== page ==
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Edited Transcript of CLBS.OQ earnings conference call or presentation 5-Nov-20 9:30pm GMT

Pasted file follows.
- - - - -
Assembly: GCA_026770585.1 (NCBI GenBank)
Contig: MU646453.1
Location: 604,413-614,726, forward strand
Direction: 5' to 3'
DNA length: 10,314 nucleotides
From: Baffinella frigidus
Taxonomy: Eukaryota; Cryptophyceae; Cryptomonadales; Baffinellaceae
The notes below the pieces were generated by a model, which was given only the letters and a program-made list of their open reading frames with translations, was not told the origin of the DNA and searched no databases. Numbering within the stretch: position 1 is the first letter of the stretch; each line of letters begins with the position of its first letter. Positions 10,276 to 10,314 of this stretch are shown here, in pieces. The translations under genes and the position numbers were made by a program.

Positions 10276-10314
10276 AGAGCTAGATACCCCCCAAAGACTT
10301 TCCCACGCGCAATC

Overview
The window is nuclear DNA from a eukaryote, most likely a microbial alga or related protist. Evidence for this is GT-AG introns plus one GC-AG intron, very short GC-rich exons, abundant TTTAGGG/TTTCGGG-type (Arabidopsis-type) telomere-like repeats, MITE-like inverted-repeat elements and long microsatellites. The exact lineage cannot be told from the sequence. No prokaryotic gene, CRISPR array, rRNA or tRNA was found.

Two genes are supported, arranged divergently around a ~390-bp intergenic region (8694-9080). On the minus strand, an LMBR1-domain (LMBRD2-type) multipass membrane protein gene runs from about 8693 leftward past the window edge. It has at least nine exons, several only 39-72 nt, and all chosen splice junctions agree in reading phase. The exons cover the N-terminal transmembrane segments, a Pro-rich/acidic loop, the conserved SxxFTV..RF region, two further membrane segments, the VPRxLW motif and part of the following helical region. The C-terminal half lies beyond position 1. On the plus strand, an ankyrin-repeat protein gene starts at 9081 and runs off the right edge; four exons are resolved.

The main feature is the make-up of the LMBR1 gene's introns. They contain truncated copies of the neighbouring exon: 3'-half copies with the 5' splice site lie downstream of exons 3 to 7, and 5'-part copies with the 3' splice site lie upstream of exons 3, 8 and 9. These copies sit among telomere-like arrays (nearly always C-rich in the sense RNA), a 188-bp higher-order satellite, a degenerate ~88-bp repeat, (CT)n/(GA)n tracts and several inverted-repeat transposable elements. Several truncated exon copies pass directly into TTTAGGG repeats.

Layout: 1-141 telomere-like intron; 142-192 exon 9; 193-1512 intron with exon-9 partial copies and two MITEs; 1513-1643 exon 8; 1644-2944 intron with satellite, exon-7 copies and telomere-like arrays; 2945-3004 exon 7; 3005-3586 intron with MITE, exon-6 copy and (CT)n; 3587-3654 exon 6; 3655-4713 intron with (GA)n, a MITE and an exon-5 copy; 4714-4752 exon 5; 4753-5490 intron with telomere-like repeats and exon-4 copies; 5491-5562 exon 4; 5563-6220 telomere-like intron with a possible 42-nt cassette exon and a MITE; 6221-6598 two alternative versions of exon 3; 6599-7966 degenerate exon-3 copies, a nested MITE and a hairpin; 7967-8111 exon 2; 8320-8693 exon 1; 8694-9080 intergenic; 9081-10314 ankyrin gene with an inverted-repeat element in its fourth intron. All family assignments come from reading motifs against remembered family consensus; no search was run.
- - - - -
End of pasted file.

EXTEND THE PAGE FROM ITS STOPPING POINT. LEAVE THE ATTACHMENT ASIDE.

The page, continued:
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Q3 2020 Caladrius Biosciences Inc Earnings Call New York Nov 7, 2020 (Thomson StreetEvents) -- Edited Transcript of Caladrius Biosciences Inc earnings conference call or presentation Thursday, November 5, 2020 at 9:30:00pm GMT TEXT version of Transcript ================================================================================ Corporate Participants ================================================================================ * David J. Mazzo Caladrius Biosciences, Inc. - President, CEO & Director * John D. Menditto Caladrius Biosciences, Inc. - VP of IR & Corporate Communications ================================================================================ Conference Call Participants ================================================================================ * Kumaraguru Raja Brookline Capital Markets, LLC, Research Division - Director & Senior Biotechnology Analyst * Peter J. Enderlin MAZ Capital Advisors, LLC - Portfolio Manager ================================================================================ Presentation -------------------------------------------------------------------------------- Operator [1] -------------------------------------------------------------------------------- Welcome to the Caladrius Biosciences Third Quarter 2020 Financial Results and Business Update Conference Call. (Operator Instructions) As a reminder, this call is being recorded today, Thursday, November 5, 2020. I will now turn the call over to John Menditto, Vice President of Investor Relations and Corporate Communications at Caladrius. Please go ahead, sir. -------------------------------------------------------------------------------- John D. Menditto, Caladrius Biosciences, Inc. - VP of IR & Corporate Communications [2] -------------------------------------------------------------------------------- Thank you, operator, and good afternoon, everyone. Welcome to Caladrius' third quarter 2020 conference call to discuss our financial results. Joining me today is Dr. David Mazzo, the company's President and Chief Executive Officer. Earlier today, we issued a press release announcing our third quarter financial results, which is available under the Investors section of the company website. If you have not received this news release or you'd like to be added to the company's e-mail distribution list, please e-mail me at jmenditto@caladrius.com. Before we begin, I remind you that comments made by management during this conference call will contain forward-looking statements that involve risks and uncertainties regarding the operations and future results of Caladrius. I encourage you to review the company's filings with the Securities and Exchange Commission, including, without limitation, its forms 10-K, 10-Q and 8-K, which identify specific factors that may cause actual results or events to differ materially from those described in the forward-looking statements. Furthermore, the content of this conference call remain -- contains time-sensitive information that is accurate only as of the date of this live broadcast, Thursday, November 5, 2020. Caladrius Biosciences undertakes no obligation to reverse or update any statements to reflect events or circumstances after the call -- the date of this conference call. Please keep in mind that the company continues to conduct calls from different locations during the COVID-19 pandemic, so we appreciate your patience should we have any technical difficulties. With that, I will now turn the call over to Dr. Mazzo. Dave? -------------------------------------------------------------------------------- David J. Mazzo, Caladrius Biosciences, Inc. - President, CEO & Director [3] -------------------------------------------------------------------------------- Thank you, John, and good afternoon, everyone. First of all, I hope that you are all in good health and are remaining safe, and thank you for joining us today on our third quarter business update conference call. As we enter the final stretch of what has been a historically challenging year for the world due to the COVID-19 pandemic, I could not be more proud of the relentless focused dedication and resolve shown by the Caladrius team to deliver strong operational performance during another highly productive quarter while maintaining a strong financial position that will fund operations through the end of 2021. Despite the challenging environment brought on by the pandemic, we delivered on a number of strategic priorities in support of our robust CD34+ cell technology-based clinical programs, on which I will further expand in a few moments following my review and comments on the financial results. Before that, though, I will take a moment to welcome Anne Whitaker as the newest member of our Board of Directors and brings an abundance of leadership experience, notably in business development and corporate strategy, that will prove invaluable as we continue to drive the evolution of our company. And with that, I will now review and provide commentary on our third quarter financial results. As you may recall from our previous quarterly update calls, we closed on the sale of a portion of our qualified New Jersey net operating losses netting $10.9 million of non-dilutive capital pursuant to the New Jersey Economic Development Authority Technology Business Tax Certificate Program. The entire $10.9 million was recorded in the second quarter 2020 results as a tax benefit, resulting in the company reporting a net loss of $2.7 million for the 9 months ended September 30, 2020, compared with a net loss of $14.4 million for the 9 months ended September 30, 2019. Turning to our operating expenses. Research and development expenses were $3 million for both the 3 months ended September 30, 2020, and September 30, 2019. R&D expenses for the 9 months ended September 30, 2020, were $6.3 million, representing a decrease of 21% compared with the prior year period. R&D expenses comprised of costs associated with the investigational new drug application and planning for commencement of a pilot study of CLBS119; execution of expenses for our ongoing registration-eligible study for CLBS12, or HONEDRA, in critical limb ischemia in Japan; and expenses for both the completion of our ESCaPE-CMD study of CLBS16 in coronary microvascular dysfunction and planning for the follow-on Phase IIb, which we have now named the FREEDOM study. General and administrative expenses, which focused on general corporate activities, increased 12% to $2.3 million and 5% to $7.4 million for the 3 and 9 months ended September 30, 2020, respectively, compared to the same periods in 2019. Turning now to our balance sheet and cash flow. As of September 30, 2020, Caladrius had net cash -- excuse me, had cash and cash equivalents of $40.3 million and working capital of $37.1 million. As previously disclosed, our cash and cash equivalent position significantly improved as a result of the $10.9 million proceeds received from the sale of our qualified New Jersey NOLs as well as 2 registered direct offerings that raised a total of $9.3 million in gross proceeds. In July 2020, we boosted our cash and cash equivalents position even further with the closing of a $2.0 million private placement. It is noteworthy that the 2 registered direct offerings and the July private placement were all priced at the then market price. Lastly, the company has opportunistically raised $8.5 million through its common stock aftermarket sales agreement with H.C. Wainwright & Co. year-to-date, of which $7.2 million was raised in July and August 2020. Our net cash used in operating activities of $3.3 million for the 9 months ended September 30, 2020, was heavily influenced by the $10.9 million in proceeds received from the sale of our qualified New Jersey NOLS. Excluding the New Jersey NOL proceeds, we continue to manage operating burn effectively at less than $5 million per quarter on average while continuing to advance our research and development programs. Despite the current economic environment and growing challenges, Caladrius successfully secured approximately $30 million in new capital year-to-date, 1/3 of which was non-dilutive, which will support the initiation and execution of 2 new studies in 2020, a pilot study of CLBS119 for the treatment and repair of COVID-19-induced lung damage and the Phase IIb FREEDOM trial of CLBS16 in coronary microvascular dysfunction. Overall, the company remains confident that its current cash balance will fund operations through the end of 2021. That completes the financial overview, and now I'll move on to our exciting clinical development pipeline. As I've done on previous calls, I will begin by providing a high-level summary of what we are doing at Caladrius and why we believe our development programs are an increasingly relevant and attractive investment opportunity today. Caladrius is focused on the development of cellular therapies designed to reverse disease, and we have late-stage clinical programs underway based on a large database of human clinical data. To date, our therapies have shown strong signs of effectiveness and durability with a pristine safety profile and present the possibility of substantial pharmacoeconomic benefit. Most importantly, we remain focused on the development of personalized curative cell therapy products that will restore human health and improve quality of life with a single administration of the therapy rather than one that requires chronic re-administration. Our CD34+ cell therapy technology has led to the development of therapeutic product candidates designed to address diseases and conditions caused by ischemia, a condition in which the supply of oxygenated blood to healthy tissue is restricted. Previously published preclinical and human clinical studies have demonstrated that the administration of CD34+ cells induces angiogenesis of the microvasculature, that is that these cells prompt the development of new blood capillaries, thereby contributing to the prevention of tissue death by facilitating blood flow to the area of ischemic insult. We believe that several chronic conditions caused by underlying ischemic injury can be improved through the application of our CD34+ cell technology, including, but not limited to, COVID-19-induced lung damage; critical limb ischemia, or CLI; coronary microvascular dysfunction, or CMD; and refractory angina. I will now speak to the specifics of each of our development programs, kicking off with HONEDRA, formerly known as CLBS12, our product candidate for the treatment of critical limb ischemia in Japan. As I have described previously, CLI is characterized by a severe obstruction of the arteries that significantly reduces blood flow to the lower extremities, principally the feet and legs, and represents the end stage of peripheral arterial disease. CLI patients often experience severe rest pain, limited mobility, nonhealing skin ulcers and, if not successfully treated, eventual amputation. Please note that it is a well-documented but not well-known fact that CLI patients have a higher prevalence and a higher mortality rate than patients with most cancers. HONEDRA was awarded the SAKIGAKE designation from the Japanese regulatory authorities for the treatment of CLI. The SAKIGAKE designation is akin to an RMAT designation in the United States and affords the recipient prioritized regulatory consultation, a dedicated review system to support the development and review process, including the option of a rolling registration submission, as well as reduced review time of 6 months for the HONEDRA registration application once filed. HONEDRA is also eligible for early conditional approval and possibly full approval in Japan based on the compelling nature of the complete data from an ongoing prospective, randomized, controlled, open-label, multicenter study in CLI patients in Japan. The ongoing study in Japan comprises subjects divided into 2 cohorts, a 30-subject group with traditional arteriosclerotic no-option CLI and a 7-subject group with Buerger's Disease, a type of CLI often associated with heavy smoking and which is an orphan designation. Those subjects who are allocated to treatment are dosed with our CD34 cell therapy in a single treatment through a series of intramuscular injections in addition to receiving standard of care pharmacotherapy. Subjects randomized to the control arm only receive standard of care with drugs approved in Japan, including antiplatelet agents, anticoagulants and vasodilators, the choice of which is made by the investigators according to the protocol. The study allows for the rescue of subjects in the control arm by indicating the crossover to treatment if their CLI is deemed to be progressing. The primary objective of this study is to show that HONEDRA can prevent the serious consequences of CLI by reverting the patients to a CLI-free condition through improved blood flow in the affected limb. CLI-free status is defined as 2 consecutive monthly visits in which rest pain is absent and previous nonhealing skin ulcers are completely healed as determined by an independent adjudication committee. As previously reported and as you can view in our corporate presentation on our company website, the Buerger's Disease cohort is completely enrolled and the results from that group are very positive and consistent with the beneficial therapeutic effect and safety profile as reported by previously published clinical trials in Japan and the United States. For patients with Buerger's Disease, amputation and even death are likely outcomes and no available pharmacotherapy prevents amputation. However, subjects in the Buerger's disease cohort in our study have achieved a remission rate of approximately 60%, meaning that 4 out of the 7 subjects have met the primary end point and are CLI-free, which is an outstandingly positive result for these patients who normally see continued progression leading to amputation. We are very encouraged by the study results to date and believe that they suggest a positive outcome for the overall trial, recognizing, however, that the final conclusions of the trial will be dependent on all data from all subjects. Despite the global impact of COVID-19, enrollment in our trial is continuing, though like most companies executing clinical trials around the world, enrollment remains unpredictable in its rate and duration. However, the company remains encouraged by the patient's prescreening profile that has been identified to complete the no-option CLI cohort and now anticipates trial enrollment to conclude in the first quarter of 2021, leading to top line data for the full study in late 2021 or early 2022. Regarding commercialization, our strategy remains to license or partner HONEDRA in Japan. And to that end, our conversations continue with prospective partners and we continue to seek to consummate a deal in concert with the completion of the study, if not before. Turning now to CLBS16, our promising CD34+ cell therapy product for the treatment of coronary microvascular dysfunction. Like all of CD34+ cell therapy product candidates, CLBS16 uses a proprietary and patented formulation of CD34+ cells specifically designed for an injection at or near the site of ischemic insult, which, in the case of CMD, is an infusion into a coronary artery. CLBS16 is the subject of the recently completed ESCapE-CMD trial, a 20-patient proof-of-concept clinical trial evaluating CLBS16 as a treatment for coronary microvascular dysfunction, a disease involving damage to the tiny arterial blood vessels to microcirculation in the heart with no accompanying discernible large vessel blockages. Despite the absence of large vessel disease, CMD patients have an equally poor prognosis related to major adverse cardiac events and death as to patients who have identifiable large vessel blockages. As a result, people living with CMD are often underdiagnosed, misdiagnosed and/or untreated because there are no large artery blockages visualized. It is especially important to note that CMD is more frequently prevalent in females than males, making this an important emerging women's health care issue. CLBS16 is designed to address and reverse the underlying pathology of CMD by employing the CD34+ cells' innate ability to increase microcirculation and thereby hopefully improve the long-term outcomes and quality of life in those living with CMD. In May 2020, the company announced the full data results from the ESCaPE-CMD trial at the Society for Cardiovascular Angiography and Interventions, or SCAI, 2020 Scientific Sessions Virtual Conference. As predicted by preliminary results announced at the American Heart Association Scientific Sessions in November 2019, data showed highly statistically significant improvement in coronary flow reserve correlating with symptom relief for patients with CMD after a single intracoronary injection of CLBS16. We remain committed to raising awareness of this growing women's health crisis as we initiate the Phase IIb FREEDOM study of CLBS16, with the first patient expected to be enrolled shortly. The double-blind, randomized, placebo-controlled trial will evaluate the efficacy and safety of delivering autologous CD34+ cells, that is CLBS16, in subjects with CMD and without obstructive coronary artery disease. And then moving on to CLBS119, our autologous CD34+ cell therapy for the repair of COVID-19-induced lung damage. We believe that thousands of patients globally who survive COVID-19 suffer long-term effects of the disease manifested as debilitating lung damage. Since the rise of the pandemic, many companies have mobilized to determine effective treatments for the acute effects of the virus and/or for a vaccine that thwarts infection altogether. Caladrius, on the other hand, has taken a leadership position in helping COVID-19 survivors who are still experiencing hypoxia or shortness of breath and require supplemental oxygen. Evidence to date indicates that a large portion of COVID-19 survivors who required ventilatory support will suffer long-term debilitating lung damage. COVID-19 appears to damage the vasculature of the lungs, and we believe the repair of that vasculature will prove necessary for patients to achieve a full recovery. Experience from the first SARS epidemic provided well-documented clinical evidence that the coronavirus targets cells that express CD34, and the resulting depletion of that cell population is thought to be connected to the lung's inability to completely repair itself. Furthermore, in the COVID-19 pandemic, emerging evidence indicates that the endothelial cells that line the microvasculature of the lung are targeted by the virus and that the destruction of the lung microcirculation may be a critical factor in the ability of the lung to auto-repair even after the virus has been eliminated. Previous clinical trials and preclinical models have shown that CD34+ cells act in a regenerative capacity in multiple organs, including models of severe lung damage. Moreover, there is evidence in preclinical models that restoring microvascular function can trigger and sustain a regenerative process in the lung. Based on the accumulation of evidence that CD34+ cells can repair multiple organs, including models of severe lung inflammation, the company sought and received FDA authorization for its investigational new drug application for the study of CLBS119, a CD34+ cell therapy product targeting potentially permanent lung damage resulting from the COVID-19 infection. The 10 to 12-patient open-label proof-of-concept clinical trial is designed to evaluate the safety and efficacy of a single administration of CLBS119 for the treatment and repair of COVID-19-induced lung damage in adults who are still experiencing hypoxia due to prior infection and require supplemental oxygen. As previously announced, the trial was initiated last month and is actively screening patients at NYU Langone Health Center in New York City. So in closing, we are very pleased with the corporate and development achievements made in the third quarter, which attest to our ability to successfully navigate the current global landscape with agility and to deliver on key strategic initiatives. Throughout the balance of the year, we expect to build on this momentum as we further advance and expand our clinical development pipeline while executing on a number of important milestones. And with that overview, operator, we're now ready to take questions. ================================================================================ Questions and Answers -------------------------------------------------------------------------------- Operator [1] -------------------------------------------------------------------------------- (Operator Instructions) Our first question comes from the line of [Emanuela Branchetti]. -------------------------------------------------------------------------------- Unidentified Analyst, [2] -------------------------------------------------------------------------------- Congratulations on the progress. I have a couple of questions. Can you please remind me the design of the study of the CLBS16 study? I don't think I remember like how many patients you are planning to enroll and how long do you expect the study to take. -------------------------------------------------------------------------------- David J. Mazzo, Caladrius Biosciences, Inc. - President, CEO & Director [3] -------------------------------------------------------------------------------- Certainly, [Emanuela]. Thank you for the question, and thanks for joining the call. The FREEDOM study is actually going to consist of 105 patients, and it will be broken into a series of arms. We'll be looking at, of course, an intracoronary injection of CLBS16 versus placebo in that study. And we will also be testing a retrograde injection to see if we could simplify the administration of the product as well as looking at the possibility of administration of frozen product -- or rather product that has been previously frozen. So there are multiple arms there. The end points for the study consist of the typical end points in an angina program and those specific to CMD. So there'll be -- all the end points will be looked at, at 6 months. Of course, we'll be monitoring at other time points, but 6 months will be the principal time period. And we'll look at coronary flow reserve as well as angina frequency, exercise tolerance and a number of other quality applied questions. The trial protocol is on clinicaltrials.gov as well. -------------------------------------------------------------------------------- Unidentified Analyst, [4] -------------------------------------------------------------------------------- Got it. Switching on to CLBS12. I was wondering if you -- can you give us a little bit of color on whether you're having conversation with the EMA? I remember CLBS12 getting -- receiving advanced therapy medicinal product designation by the EMA. And I was wondering if those conversations you are having with the EMA still going on or you are obviously waiting for the results of the study. -------------------------------------------------------------------------------- David J. Mazzo, Caladrius Biosciences, Inc. - President, CEO & Director [5] -------------------------------------------------------------------------------- Well, 2 factors have impacted our continued dialogue with the EMA. The biggest factor, however, is the pandemic. It is virtually impossible to conceive of starting a CLBS12 program anywhere in Europe at this point in time given the resurgence of the virus, the stress on the various health care systems, especially in those countries where we would likely wish to conduct the trial. We have had a number of conversations. And as you correctly pointed out, we do have ATMP designation in Europe. But we're also somewhat capital constrained, and probably, even without the pandemic, wouldn't have started a study in Europe until the results of the Japanese trial were most likely available. However, as our capital situation continues to improve and as, hopefully, the situation of the pandemic abates in Europe, we may reconsider that timing. -------------------------------------------------------------------------------- Unidentified Analyst, [6] -------------------------------------------------------------------------------- Sure. That makes sense. Just a couple of questions on CLBS119 if I can. So you mentioned that screening is ongoing. Do you think with the current COVID-19 infection rate -- how do you think -- how long do you think the enrollment is going to take? And maybe I don't know if you can share that, but can you share how many patients have been screened already and perhaps have received the drug thus far, if any? -------------------------------------------------------------------------------- David J. Mazzo, Caladrius Biosciences, Inc. - President, CEO & Director [7] -------------------------------------------------------------------------------- Yes. I usually don't give patient-by-patient updates on clinical trials, but I can tell you that the screening process has been ongoing for a while, and we've been identifying patients as well as looking to open some additional sites. What is frustrating about this particular disease is its constant evolution. And so when we conceived of this trial and chose our initial sites for opening back in the late spring and early summer, the New York metropolitan area was one of the hotspots in the country, and we expected to see quite a large number of patients, especially given the treatment paradigms that existed at the time for the acute treatment of the virus. Since then, a number of acute treatments have been introduced that have improved the care of the patients. And so there were fewer patients who may be remaining on ventilators or even being ventilated to begin with. And it seems that the Northeast has passed its initial surge. And other parts of the country are, in fact, the places where the highest prevalence of the virus exists. And so we're looking to open some centers in those other places while continuing to look for the appropriate patients here in the New York region. Our initial estimates are that it would take between 3 and 4 months to enroll the correct number of patients, and so we've -- you can start counting now, and we'll see, but maybe by the end of the first quarter, we'll have some news on patients in and maybe even some early data if things continue to go as we hope. -------------------------------------------------------------------------------- Unidentified Analyst, [8] -------------------------------------------------------------------------------- Sure. And related to the comment you just made about how the different drugs are affecting the course of the disease in COVID-19 patients, I was wondering if you can give us a sense of the extent of the population you can actually address given, as you said, the effect of other drugs, the introduction of other drugs. Do we know how many patients that suffer from severe lung damage and how many patients are still suffering from severe lung damage at this stage of the pandemic? -------------------------------------------------------------------------------- David J. Mazzo, Caladrius Biosciences, Inc. - President, CEO & Director [9] -------------------------------------------------------------------------------- Yes. The simple answer to your question is we don't know. And as you can see, if you look at the literature that's being published, I think that the term that most people have agreed on for patients who continue to suffer chronic effects of the virus even after the virus has been cleared, I think the term has been long haulers or long timers or something to that effect, but people who have had the disease and then have recovered from the infection but still suffer some sort of effects. I've seen estimates from tens of thousands to potentially millions of patients who may be in that category, but I'm not sure anybody really knows. And part of the problem is, it seems that -- again, if you look at the literature that's being published, that a number of patients who fit that definition of long haulers are actually manifesting their chronic symptoms several months after they have been cured of the disease, if you will. So we -- just in the Wall Street Journal 2 days ago, a very large article about these kinds of patients and they referenced patients who had the disease back in the summer, had a case that was treated, and they seem to have recovered. And after the recovery, they were fine. And then 2 months later, they start to experience symptoms, not of the disease per se but of long-term damage, chronic fatigue, loss of memory, shortness of breath, cardiovascular symptoms like atrial fibrillation, muscle cramps, all kinds of things. And I think this goes again to what is evolving in the literature to be, I think, a consensus that this is a disease that affects the microvasculature of the body, but that the effect in the lung may be the first one that you see. So it's a long-winded answer, [Emanuela]. But we're not exactly sure how many of these patients will be people who will have this long-term lung problem, but it seems like there will be people who will have long-term problems consistent with damage to their microvasculature, which should be susceptible to our cellular therapy treatment independent of the organ impacted. -------------------------------------------------------------------------------- Operator [10] -------------------------------------------------------------------------------- Our next question comes from the line of Kumar Raja. -------------------------------------------------------------------------------- Kumaraguru Raja, Brookline Capital Markets, LLC, Research Division - Director & Senior Biotechnology Analyst [11] -------------------------------------------------------------------------------- I would like also to continue in terms of COVID-19. So it looks like [fine line] hypoxia is a big issue with COVID-19. So by the time these patients end up in the hospital, probably they are having some extent of lung damage. So in that context, what are you guys thinking in terms of how much lung damage -- what levels of lung damage do you think would be optimal before you can start treatment with CLBS119? -------------------------------------------------------------------------------- David J. Mazzo, Caladrius Biosciences, Inc. - President, CEO & Director [12] -------------------------------------------------------------------------------- Well, that is a great question, Kumar. And for the specifics of the inclusion criteria on the trial, I'll refer you and everyone else to clinicaltrials.gov again because it's all there. But in the beginning, we just have to take -- basically, I'll say, make an estimate of what we thought would be a level of damage that would be measurable and would require patients to remain on supplemental oxygen, but that would be not so, I would say, grave that it would be impossible to see any therapeutic effect from our drugs. And so we've defined that by levels of drug oxygenation and some other criteria for the inclusion in the trial. But basically, we're looking for people who seem to have cleared the disease, who do not necessarily -- in fact, who do not require continued ventilatory support but do require supplemental oxygen in order to oxygenate appropriately. And that's the class of people that we are recruiting into this particular trial. -------------------------------------------------------------------------------- Kumaraguru Raja, Brookline Capital Markets, LLC, Research Division - Director & Senior Biotechnology Analyst [13] -------------------------------------------------------------------------------- And in terms of HONEDRA, in terms of prescreening, what are you guys able to do there? Maybe any update on that, like how that is going to impact the enrollment? -------------------------------------------------------------------------------- David J. Mazzo, Caladrius Biosciences, Inc. - President, CEO & Director [14] -------------------------------------------------------------------------------- Yes. For about 6 months from, say, February or thereabouts to the end of the summer, our trial as well as most other trials in Japan was effectively stalled. Patients were quarantining. They were not leaving their homes. They were not going to see a physician or to the hospital or clinic for anything other than COVID-related problems. And so we lost a fair amount of time there. Starting at the end of the summer into the early fall, the September month, the clinics and the physician's offices began to slowly reopen, with patients becoming more willing to venture out and go to these doctors. But the thing that is a particular frustration for us is that many of the patients who are CLI patients are also patients who have the same level of comorbidities that would make them the most susceptible to dangerous reactions to COVID-19. So these are the patients who are being extra careful about staying sequestered and quarantined. And so they're taking an even longer time to venture back out and think about joining clinical trials. We do have a good number of patients who have been identified by physicians and who are now in the prescreening process to make sure that they, in fact, do qualify and will be able to meet the requirements of all of the follow-on visits. And we hope that we'll be able to convert the requisite number of them into actually treated patients and complete the trial where we've made some progress. We have enrolled a few more patients in September and October. We have a handful -- again, I don't give specifics, but we have a handful of patients to go. And we are coming into the holiday -- end-of-year holiday period. So to be conservative and also with a bit of resurgence in other countries and perhaps in Japan as well, we're predicting that we'll complete enrollment in the first quarter of next year. And from that point forward, we'll be just in follow-up and look to report complete data by the end of the year or early '22. -------------------------------------------------------------------------------- Operator [15] -------------------------------------------------------------------------------- Our next question comes from the line of Pete Enderlin. -------------------------------------------------------------------------------- Peter J. Enderlin, MAZ Capital Advisors, LLC - Portfolio Manager [16] -------------------------------------------------------------------------------- On the 119 trial, just to clarify that, would those people mostly be outpatients? Or would there be some that are still in NYU Langone or any other site that you open up? -------------------------------------------------------------------------------- David J. Mazzo, Caladrius Biosciences, Inc. - President, CEO & Director [17] -------------------------------------------------------------------------------- It can be either. It can be either. The point is that they, at one point, had to have been on a ventilator. They require ventilator support. And then they got off the ventilator, and they now require supplemental oxygen. Some may remain in the hospital and some may be outpatients. But it's really the question of requiring supplemental oxygen that is the principal criteria for enrollment. -------------------------------------------------------------------------------- Peter J. Enderlin, MAZ Capital Advisors, LLC - Portfolio Manager [18] -------------------------------------------------------------------------------- Right. And then separate subject entirely. Where do you stand on the new CFO? -------------------------------------------------------------------------------- David J. Mazzo, Caladrius Biosciences, Inc. - President, CEO & Director [19] -------------------------------------------------------------------------------- We're actually recruiting. We've actually -- we've had in-house a highly qualified public company CFO consultant who is kind of helping -- work with us on a number of items. But I will say that our internal accounting team, including our Vice President of Financial Operations and Treasury, James Nisco, is extraordinarily competent. And he has all of the accounting, reporting and financial aspects of the business well at hand. We are recruiting for a new CFO. This is a difficult timing year to recruit because as we get into the holidays, people are less available. And also, I'll be candid with everyone on the phone. I'm still not entirely comfortable with hiring an executive into the company based solely on video interviews, which is all we can do right now. So I'd like to meet people and spend some time with them and get to know them. And it's a little hard for me to do that in 2 dimensions. So we are well covered and it may take a little bit more time to find just the right person to take that role. -------------------------------------------------------------------------------- Peter J. Enderlin, MAZ Capital Advisors, LLC - Portfolio Manager [20] -------------------------------------------------------------------------------- Okay. And then maybe tangentially related to that, what can you tell us about the funding status for CLBS14 other than -- I won't do anything until you get it. -------------------------------------------------------------------------------- David J. Mazzo, Caladrius Biosciences, Inc. - President, CEO & Director [21] -------------------------------------------------------------------------------- Right. Well, thank you for reminding us because that is, in fact, the situation. I mean what I will say is this, that this is not just a program that's just stalled and we're waiting for somebody to bestow a grant on us or for us to win the lottery. In fact, we have a very active dialogue ongoing with FDA at a variety of levels that we believe, once concluded, could have a material impact on the size and the scope and, therefore, the cost and timing of the Phase III trial. So while the current agreement, if you will, based on FDA's last position, is such that we would probably need about $70 million and about 39 months from first patient in to top line data, we think that there's an opportunity to reduce that perhaps significantly. And we're going to complete those discussions with FDA before we go back to active and, I would say, focused fundraising for that program because it certainly will be a lot easier to raise money that would be smaller in size and for a study that will be shorter in duration, and that's what we hope to be able to achieve. Stay tuned as we continue our dialogue. -------------------------------------------------------------------------------- Peter J. Enderlin, MAZ Capital Advisors, LLC - Portfolio Manager [22] -------------------------------------------------------------------------------- Okay. And very interesting, but can you give us any idea of how soon you may complete those discussions with the FDA? -------------------------------------------------------------------------------- David J. Mazzo, Caladrius Biosciences, Inc. - President, CEO & Director [23] -------------------------------------------------------------------------------- I have absolutely no idea, and that is simply because CBER -- if you've had the opportunity, and I suggest you can do a quick search on the search engine of your choice for Peter Marks, who's one of the division directors at CBER, the Center for Biologics, which is the center that reviews all of our applications. At almost every conference presentation he's given lately, he's been very clear in reiterating the shortage of help that they have, the lack of resources and so on at CBER. So everything is taking much, much longer. And of course, COVID-19 hasn't helped. They've had to give priority to a lot of things associated with COVID-19. So as a result, things that might have taken only a month or 2 under normal times are taking extended periods without any real ability to predict how long they will go. I will say this, we've been having these discussions for the better part of the year. And we're encouraged that we've had some recent feedback, so it means that at least somebody is looking at our stuff, and hopefully, we can drive it to conclusion. But I'd be deceiving everyone if I gave an estimate of when I thought this would all be done. -------------------------------------------------------------------------------- Peter J. Enderlin, MAZ Capital Advisors, LLC - Portfolio Manager [24] -------------------------------------------------------------------------------- Okay. And then just one last one. $40 million in cash right now, good for 5 quarters or obviously, $8 million per quarter, but you're running about $5 million. So can you give any sort of like a shape of how that increases and due to which specific trials ramping up? -------------------------------------------------------------------------------- David J. Mazzo, Caladrius Biosciences, Inc. - President, CEO & Director [25] -------------------------------------------------------------------------------- Sure. I mean it's the FREEDOM trial. That's the name now that's been assigned to the CLBS16 Phase II trial, that 105-patient trial. We're averaging less than $5 million a quarter right now, but the only active clinical trials are 119, which just started, and we're finishing up the HONEDRA trial in Japan. We'll be enrolling patients at a very active clip in that 16 FREEDOM trial starting very soon. And by the first and second quarter of next year, that will be at full pace enrolling patients. And so that's when the R&D budget will increase directly in line with the fact that we'll have many centers open and many patients being enrolled in order to complete that trial (inaudible). -------------------------------------------------------------------------------- Peter J. Enderlin, MAZ Capital Advisors, LLC - Portfolio Manager [26] -------------------------------------------------------------------------------- So was that revenue running at that point of close to $10 million per quarter in total? -------------------------------------------------------------------------------- David J. Mazzo, Caladrius Biosciences, Inc. - President, CEO & Director [27] -------------------------------------------------------------------------------- I don't have those numbers directly in front of me. I mean what you can imagine, though, is that there'll be a ramp-up. There might be a slight ramp-up in the fourth quarter of 2020 because we do have some sites open already and we'll be treating patients shortly. And then that will increase substantially for the first and second, third quarters. And then as we get toward the end of the year, most of the treatment, we hope, as long as COVID-19 doesn't impact enrollment, estimates will have been completed, and the study will be transitioning into the follow-up and end point section of this trial, which is less expensive. So I guess you can expect a significant increase in quarterly expense for second, perhaps third quarters of next year. -------------------------------------------------------------------------------- Operator [28] -------------------------------------------------------------------------------- And this concludes the question-and-answer portion of the presentation. And I will now turn the call back to Dr. Mazzo for closing remarks. -------------------------------------------------------------------------------- David J. Mazzo, Caladrius Biosciences, Inc. - President, CEO & Director [29] -------------------------------------------------------------------------------- Thank you, operator. And again, thank you all for participating on today's call. We look forward to speaking with you again during our next quarterly conference call and to continuing to provide updates on our achievements and progress. And we remain grateful for your continued interest in and support of Caladrius Biosciences. Please stay safe, stay well, and have a good evening. Thank you and goodbye. -------------------------------------------------------------------------------- Operator [30] -------------------------------------------------------------------------------- Thank you. Ladies and gentlemen, this does conclude today's conference call. You may now disconnect.